There were also installation problems. Sadly this isn’t a one-off pain, the software repeatedly timed out. Each time this happens you need to download and install a new version. There were times – many times when the older version timed out before a new build was ready and the PC was left vulnerable for days at a time.

The beta appears to be the only version of Norton Internet Security that runs properly on Windows 7, so I needed to find an alternative security package. For details see: Alternatives to Norton Internet Security

Four weeks ago Microsoft released Internet Explorer 8. I’ve used the software just about every day since. Here are my thoughts.

Until now Microsoft Internet Explorer has been a necessity not my browser of choice. Explorer is a necessity because a limited number of sites and online services, including a number from Microsoft, are optimised or in some cases restricted to Explorer.

For the past four years Mozilla Firefox has consistently performed better than Internet Explorer. It was always faster and less bloated. Add-ons give Firefox a flexibility older versions of Internet Explorer simply could not match. And, while Microsoft’s browsers were better integrated with Windows and certain key desktop applications, Firefox was still able to deliver a better all round user experience.

In practice I’ve needed to run the two browsers alongside each other. Explorer has always played second fiddle. Can the upgrade to IE8 change that?

What’s good about Internet Explorer 8?

IE8 is fast

IE8 loads pages considerably faster than Firefox 3.0.8. One heavy-duty Web 2.0 page I frequent is ready in around 28 seconds with IE8. The same page takes 52 seconds with Firefox. The difference isn’t always as pronounced, however I did the anal retentive thing and timed a number of pages to discover they all loaded faster with IE8.

Once Firefox loads into memory, it can restart in seconds. But the first load in a session can run to as long as five minutes. That’s just plain awful. In many cases Firefox takes so long to fire up, I wonder if it is loading at all. I often find my self opening two or more instances. IE8 always fires up in seconds. However, there’s a down side to this as we shall see later.

Fabulous developer tools

Developer tools are geeky, but one of the truly great improvements in IE8. Hit F12 and you can view a page’s source code and CSS. This is great for fixing up problems with your own pages. To get similar features in Firefox you need to install the Firebug extension.

Internet Explorer 8 is cleaner than earlier versions

Explorer is now web-standard compliant, has a tidy user interface and most of the time renders pages beautifully with crisp text.

I also like:

  • Colour-coded tabs Open a new tab and its colour will match that of the parent page.
  • Tab grouping Tabs are grouped with their parent tab.
  • Smart address bar Similar to the Firefox’s new address bar, it remembers where you’ve been and your most visited sites.
  • Useful new tabs Open a new tab and you get links to the sites you’re most likely to want to visit.
  • Tab view A quick tab feature allows you to see thumbnails of all open tabs.
  • RSS Internet Explorer does a better job of handling feeds than Firefox.
  • Search bar Sure Firefox has the same feature, but I like the way the IE8 search bar works and I especially like the way it can be used to search the current page as well as the entire Internet.
  • Smooth integration Microsoft gets nervous when people talk about the way its products integrate, but IE8 works smoothly with Windows and Office.  The software also downloads and installs without a hitch.
  • Security See the anti-phishing feature kick in for the first time is impressive.

Bad things about Internet Explorer 8

Within hours of installing and running Microsoft Internet Explorer 8 on my Windows Vista Ultimate system I quickly discovered some negatives. Let’s look at them one by one:

1. Key features simply don’t work or are erratic

There are two pre-installed items on the favorites bar: Suggested Sites and Get More Add-ons. Neither of them work. Clicking either opens a windows that says “Internet Explorer cannot display the webpage” and there’s a button labeled Diagnose Connection Problems. This doesn’t happen all the time, just most of the time.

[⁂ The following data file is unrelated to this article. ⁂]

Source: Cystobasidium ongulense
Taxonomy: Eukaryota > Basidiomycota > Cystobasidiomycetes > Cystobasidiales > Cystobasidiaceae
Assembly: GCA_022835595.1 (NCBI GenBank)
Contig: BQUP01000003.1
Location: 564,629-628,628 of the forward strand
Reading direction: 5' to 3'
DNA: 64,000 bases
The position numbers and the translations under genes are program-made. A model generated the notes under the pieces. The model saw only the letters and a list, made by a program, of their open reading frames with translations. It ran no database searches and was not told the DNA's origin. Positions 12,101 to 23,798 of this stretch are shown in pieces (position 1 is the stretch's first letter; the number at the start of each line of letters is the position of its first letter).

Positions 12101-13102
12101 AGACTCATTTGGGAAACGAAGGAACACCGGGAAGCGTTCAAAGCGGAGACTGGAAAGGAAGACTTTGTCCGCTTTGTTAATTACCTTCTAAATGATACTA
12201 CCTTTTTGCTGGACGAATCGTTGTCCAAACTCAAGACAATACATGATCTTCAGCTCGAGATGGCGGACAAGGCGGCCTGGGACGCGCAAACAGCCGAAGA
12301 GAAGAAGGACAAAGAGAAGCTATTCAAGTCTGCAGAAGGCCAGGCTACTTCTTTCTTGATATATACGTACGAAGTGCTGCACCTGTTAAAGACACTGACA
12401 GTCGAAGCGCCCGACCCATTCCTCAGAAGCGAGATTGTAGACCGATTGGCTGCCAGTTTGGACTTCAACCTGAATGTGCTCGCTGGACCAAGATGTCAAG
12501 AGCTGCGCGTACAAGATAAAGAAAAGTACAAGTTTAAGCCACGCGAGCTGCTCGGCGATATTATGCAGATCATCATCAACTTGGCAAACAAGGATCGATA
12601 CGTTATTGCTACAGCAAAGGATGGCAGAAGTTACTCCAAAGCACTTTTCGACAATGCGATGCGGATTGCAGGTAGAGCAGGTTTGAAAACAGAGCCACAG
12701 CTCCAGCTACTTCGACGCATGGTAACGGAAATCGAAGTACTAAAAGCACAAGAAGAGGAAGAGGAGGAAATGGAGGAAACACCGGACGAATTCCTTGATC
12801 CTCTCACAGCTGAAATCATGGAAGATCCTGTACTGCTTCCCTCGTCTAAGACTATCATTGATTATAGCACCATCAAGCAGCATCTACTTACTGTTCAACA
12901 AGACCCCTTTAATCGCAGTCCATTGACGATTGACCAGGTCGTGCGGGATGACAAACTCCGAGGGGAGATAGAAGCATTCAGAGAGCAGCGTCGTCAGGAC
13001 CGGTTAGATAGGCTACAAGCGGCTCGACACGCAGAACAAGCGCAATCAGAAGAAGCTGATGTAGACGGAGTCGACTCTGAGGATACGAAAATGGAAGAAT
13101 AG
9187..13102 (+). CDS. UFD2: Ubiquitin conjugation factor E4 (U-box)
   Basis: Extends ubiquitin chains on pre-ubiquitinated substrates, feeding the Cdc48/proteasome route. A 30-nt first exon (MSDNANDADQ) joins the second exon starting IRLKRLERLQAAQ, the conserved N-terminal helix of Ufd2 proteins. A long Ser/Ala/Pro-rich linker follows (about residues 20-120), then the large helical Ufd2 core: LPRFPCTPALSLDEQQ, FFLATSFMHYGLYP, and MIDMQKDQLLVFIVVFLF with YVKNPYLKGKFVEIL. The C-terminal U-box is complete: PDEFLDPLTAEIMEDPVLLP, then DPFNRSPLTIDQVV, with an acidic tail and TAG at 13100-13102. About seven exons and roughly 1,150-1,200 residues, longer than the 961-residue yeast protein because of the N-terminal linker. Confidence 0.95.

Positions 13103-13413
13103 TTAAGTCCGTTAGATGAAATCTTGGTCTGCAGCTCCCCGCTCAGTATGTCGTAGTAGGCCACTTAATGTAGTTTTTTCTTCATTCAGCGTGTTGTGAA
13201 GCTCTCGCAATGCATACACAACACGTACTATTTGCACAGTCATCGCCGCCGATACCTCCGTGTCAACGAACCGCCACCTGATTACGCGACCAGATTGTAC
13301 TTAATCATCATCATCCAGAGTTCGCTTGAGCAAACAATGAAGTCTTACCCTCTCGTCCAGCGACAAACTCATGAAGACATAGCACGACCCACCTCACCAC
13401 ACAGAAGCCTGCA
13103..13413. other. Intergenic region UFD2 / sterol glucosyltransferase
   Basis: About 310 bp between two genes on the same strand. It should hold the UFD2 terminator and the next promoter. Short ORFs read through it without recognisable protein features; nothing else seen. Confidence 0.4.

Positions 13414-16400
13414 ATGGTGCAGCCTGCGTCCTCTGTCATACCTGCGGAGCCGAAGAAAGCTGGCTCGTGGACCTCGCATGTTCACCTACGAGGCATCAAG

Some basic things simply don’t work at all on some sites. For example I tried joining Chi.mp using IE8, but the Captcha feature didn’t show up making it impossible to use. I had to switch to Firefox to enroll.

While we’re on the subject, Microsoft hasn’t bothered to localize spellings. Outside of North America the word is favourite, not favorite.

2. Crashing

After one month of use I experienced three major Internet Explorer 8 crashes. In each case I’ve had to reboot the machine and lost work because of the crashes. I’m not certain what causes the problems, but there’s something weird happening. I’m running IE8 on a Windows Vista Ultimate system with 2GB of Ram. Firefox has its problems, but it never crashes in such a spectacular and worrying fashion. I’ve also experienced a number of less serious crashes which can be fixed by closing and reopening IE8. Frankly this instability is the biggest barrier to my switching from Firefox to Internet Explorer. Presumably Microsoft will fix up the bugs over the coming weeks, but this does not fill me with confidence.

3. A lot of pages look strange

Internet Explorer 8 may be standards compliant, but it won’t display all the pages you throw at it. Ironically the biggest problem come when you view a page designed for IE7 or IE6. There’s a compatibility button in the address bar to ‘fix’ odd-looking pages by reverting the browser to IE7 mode. Nevertheless some pages still struggle. And curiously the button doesn’t always appear when you need it.

There are other anomalies. For example, if I visit the dashboard at WordPress.com, IE 8 frequently struggles to display the stats graph, even though it shows up perfectly well in Firefox.

4. Unable to automatically reload settings on start-up

One Firefox feature I love is the way it opens up with all the tabs exactly as they were left when you closed down. IE8 doesn’t do this. Apparently it was designed this way.

5. Active X is still a pain in the bum

Sorry Microsoft, I know Active X is your baby, but there’s a good reason everyone whinges about it. Here’s a simple explanation of why it is so awful for non-technical readers.

6. Spell-checking missing in action

Yes I know I’m supposed to be a professional writer and I shouldn’t need a spell checker. Generally I don’t. A spell checker is a way of a avoiding red faces.

And the ugly?

Despite the headline, there’s nothing ugly. I claim poetic licence. Internet Explorer 8 is a good all-round browser. It will meet most people’s needs most of the time. It comes close to meeting mine. I’m certain the majority of users will happily browse away using IE8 without giving the technology a second thought.

However, Internet Explorer’s shortcomings mean, at least until the next iteration or service pack arrives IE8 remains on my machine by necessity for those IE only sites rather than because it is the best browser. If it was more reliable, this decision could change. This is a pity because there is much to love about IE8 – and that’s not something I would ever have said about IE7.